Tradewind Books / Fitzhenry & Whiteside
By Ruth Symes, illustrated by Marion Lindsay
Synopsis from Fitzhenry & Whiteside:
Anouk, Ben and Cara dream of a fabulous treasure buried on the golden island across the harbour. A mysterious and grizzled old man offers them passage on his boat, but only if they can solve seven vexing riddles. If they succeed, a strange and magical prize awaits them.
Riddles, mystery and treasure, that’s what will intrigue kids with The Riddlemaster. Like in Rumpelstiltskin, an odd looking character promises kids a wonderful treasure should they answer a few riddles. The seven riddles shared in the story will get kids and even parents thinking. It’s obvious the anthropomorphic characters traveling on the boat with the kids want the children to fail at solving the riddles. They toss out harder riddles as they get closer to the island that holds the promised treasure, keeping them from what the kids want. These beasts also lick their lips and show their teeth whenever one of the kids falters with an answer, meaning a tasty dish should the kids fail.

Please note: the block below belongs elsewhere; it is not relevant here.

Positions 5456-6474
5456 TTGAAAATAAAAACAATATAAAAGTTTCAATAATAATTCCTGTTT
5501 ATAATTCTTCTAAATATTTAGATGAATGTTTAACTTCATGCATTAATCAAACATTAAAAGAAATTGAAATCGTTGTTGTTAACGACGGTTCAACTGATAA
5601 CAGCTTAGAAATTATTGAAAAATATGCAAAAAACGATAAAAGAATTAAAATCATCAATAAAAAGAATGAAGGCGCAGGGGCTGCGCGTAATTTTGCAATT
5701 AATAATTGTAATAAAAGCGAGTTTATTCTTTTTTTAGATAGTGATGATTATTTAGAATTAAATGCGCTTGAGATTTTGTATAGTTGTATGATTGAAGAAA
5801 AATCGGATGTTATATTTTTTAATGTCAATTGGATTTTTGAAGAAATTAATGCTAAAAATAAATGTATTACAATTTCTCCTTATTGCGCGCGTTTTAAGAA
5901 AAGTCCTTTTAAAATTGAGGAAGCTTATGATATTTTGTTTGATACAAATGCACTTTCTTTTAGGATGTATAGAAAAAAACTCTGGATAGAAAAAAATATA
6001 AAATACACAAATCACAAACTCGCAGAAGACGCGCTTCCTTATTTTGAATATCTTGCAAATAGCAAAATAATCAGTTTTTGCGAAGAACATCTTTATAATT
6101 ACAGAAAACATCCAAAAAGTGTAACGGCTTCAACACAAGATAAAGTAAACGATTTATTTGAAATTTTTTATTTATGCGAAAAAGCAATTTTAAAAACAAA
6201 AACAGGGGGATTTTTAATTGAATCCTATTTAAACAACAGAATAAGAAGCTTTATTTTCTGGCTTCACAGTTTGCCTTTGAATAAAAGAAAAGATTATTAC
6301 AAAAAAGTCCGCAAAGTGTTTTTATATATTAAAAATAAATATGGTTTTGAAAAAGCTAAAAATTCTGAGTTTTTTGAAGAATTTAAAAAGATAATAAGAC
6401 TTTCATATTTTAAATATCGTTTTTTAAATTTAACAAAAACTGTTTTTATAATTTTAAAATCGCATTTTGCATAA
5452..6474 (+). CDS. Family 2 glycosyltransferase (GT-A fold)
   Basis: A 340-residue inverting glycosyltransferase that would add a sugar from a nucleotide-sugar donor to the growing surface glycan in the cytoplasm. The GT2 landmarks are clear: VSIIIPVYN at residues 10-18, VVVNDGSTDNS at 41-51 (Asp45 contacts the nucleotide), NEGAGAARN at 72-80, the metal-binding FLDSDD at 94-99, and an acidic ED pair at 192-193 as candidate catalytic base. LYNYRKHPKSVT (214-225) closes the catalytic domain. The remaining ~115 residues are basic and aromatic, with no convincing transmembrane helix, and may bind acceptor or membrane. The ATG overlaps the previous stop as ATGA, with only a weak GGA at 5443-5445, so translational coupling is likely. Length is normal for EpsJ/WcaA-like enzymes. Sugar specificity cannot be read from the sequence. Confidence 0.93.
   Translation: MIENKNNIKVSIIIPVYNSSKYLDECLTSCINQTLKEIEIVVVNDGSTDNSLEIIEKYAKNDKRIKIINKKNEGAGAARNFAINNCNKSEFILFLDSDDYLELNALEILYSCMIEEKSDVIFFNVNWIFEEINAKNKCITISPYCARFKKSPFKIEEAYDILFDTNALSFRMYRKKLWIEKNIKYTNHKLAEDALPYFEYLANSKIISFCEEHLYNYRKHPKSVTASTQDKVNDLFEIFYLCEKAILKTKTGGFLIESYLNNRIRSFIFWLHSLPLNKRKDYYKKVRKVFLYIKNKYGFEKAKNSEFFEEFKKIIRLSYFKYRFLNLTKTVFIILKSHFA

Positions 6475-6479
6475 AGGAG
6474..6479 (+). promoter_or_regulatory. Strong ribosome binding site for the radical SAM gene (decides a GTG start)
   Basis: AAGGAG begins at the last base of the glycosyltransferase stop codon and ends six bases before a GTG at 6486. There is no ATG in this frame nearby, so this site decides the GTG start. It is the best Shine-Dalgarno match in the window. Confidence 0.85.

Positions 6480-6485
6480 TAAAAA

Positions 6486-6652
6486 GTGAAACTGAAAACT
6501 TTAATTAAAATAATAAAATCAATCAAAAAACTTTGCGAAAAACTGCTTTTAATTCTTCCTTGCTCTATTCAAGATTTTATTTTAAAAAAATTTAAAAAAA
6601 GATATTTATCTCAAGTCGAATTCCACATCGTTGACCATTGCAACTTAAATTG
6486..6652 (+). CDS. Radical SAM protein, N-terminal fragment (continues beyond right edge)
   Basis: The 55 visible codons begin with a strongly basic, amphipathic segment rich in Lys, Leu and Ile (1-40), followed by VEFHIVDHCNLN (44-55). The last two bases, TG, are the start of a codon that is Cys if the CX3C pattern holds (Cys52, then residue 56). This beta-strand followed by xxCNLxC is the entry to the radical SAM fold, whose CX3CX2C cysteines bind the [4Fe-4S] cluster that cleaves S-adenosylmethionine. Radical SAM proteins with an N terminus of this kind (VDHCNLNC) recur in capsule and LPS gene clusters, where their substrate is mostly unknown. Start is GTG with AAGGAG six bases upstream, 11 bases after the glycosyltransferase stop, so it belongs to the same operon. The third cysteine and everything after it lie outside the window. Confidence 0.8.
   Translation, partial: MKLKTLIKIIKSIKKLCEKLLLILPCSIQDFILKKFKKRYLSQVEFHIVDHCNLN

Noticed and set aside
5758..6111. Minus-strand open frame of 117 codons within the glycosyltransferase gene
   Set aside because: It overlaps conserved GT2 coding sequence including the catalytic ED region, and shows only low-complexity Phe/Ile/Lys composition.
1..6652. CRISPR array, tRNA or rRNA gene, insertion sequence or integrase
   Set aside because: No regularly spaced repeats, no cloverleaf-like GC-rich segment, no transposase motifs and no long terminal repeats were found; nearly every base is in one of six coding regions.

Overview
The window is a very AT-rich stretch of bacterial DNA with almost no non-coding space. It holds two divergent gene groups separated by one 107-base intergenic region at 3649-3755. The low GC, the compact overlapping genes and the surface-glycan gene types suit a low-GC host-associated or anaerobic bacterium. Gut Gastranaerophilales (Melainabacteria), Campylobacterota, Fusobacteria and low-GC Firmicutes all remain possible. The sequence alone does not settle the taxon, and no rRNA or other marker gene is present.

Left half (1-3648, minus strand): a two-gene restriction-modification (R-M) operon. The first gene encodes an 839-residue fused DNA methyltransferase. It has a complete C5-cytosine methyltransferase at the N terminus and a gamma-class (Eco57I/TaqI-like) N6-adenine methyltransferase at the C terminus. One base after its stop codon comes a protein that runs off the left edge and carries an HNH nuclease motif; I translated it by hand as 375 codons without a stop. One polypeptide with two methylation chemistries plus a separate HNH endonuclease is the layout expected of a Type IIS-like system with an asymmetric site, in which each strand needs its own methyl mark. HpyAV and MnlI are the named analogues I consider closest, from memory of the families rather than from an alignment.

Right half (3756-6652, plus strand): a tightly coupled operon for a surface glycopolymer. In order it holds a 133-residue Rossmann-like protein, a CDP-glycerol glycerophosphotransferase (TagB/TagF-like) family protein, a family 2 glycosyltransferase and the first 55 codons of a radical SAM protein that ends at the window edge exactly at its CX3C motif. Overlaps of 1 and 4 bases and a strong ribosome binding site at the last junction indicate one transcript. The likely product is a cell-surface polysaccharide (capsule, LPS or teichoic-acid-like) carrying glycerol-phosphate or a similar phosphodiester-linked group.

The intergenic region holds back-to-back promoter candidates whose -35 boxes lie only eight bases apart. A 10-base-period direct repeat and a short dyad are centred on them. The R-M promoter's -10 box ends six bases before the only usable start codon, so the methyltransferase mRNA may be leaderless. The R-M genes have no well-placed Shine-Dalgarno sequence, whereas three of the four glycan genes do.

No worries, everything works out in the end, for the kids anyway. Even though the Riddlemaster seems gruff when asking the final riddle, like he’s disappointed the kids have made it this far, he seems to revel in their win and their great treasure. I like that the story focuses on the importance of words and story in more ways than one.
If you’re intrigued by riddles, be sure to check out our gigantic collection of brain teasers and riddles for kids. It’s a read-aloud list that you and your kids can do together, or you can pull out a few here and there when you need them.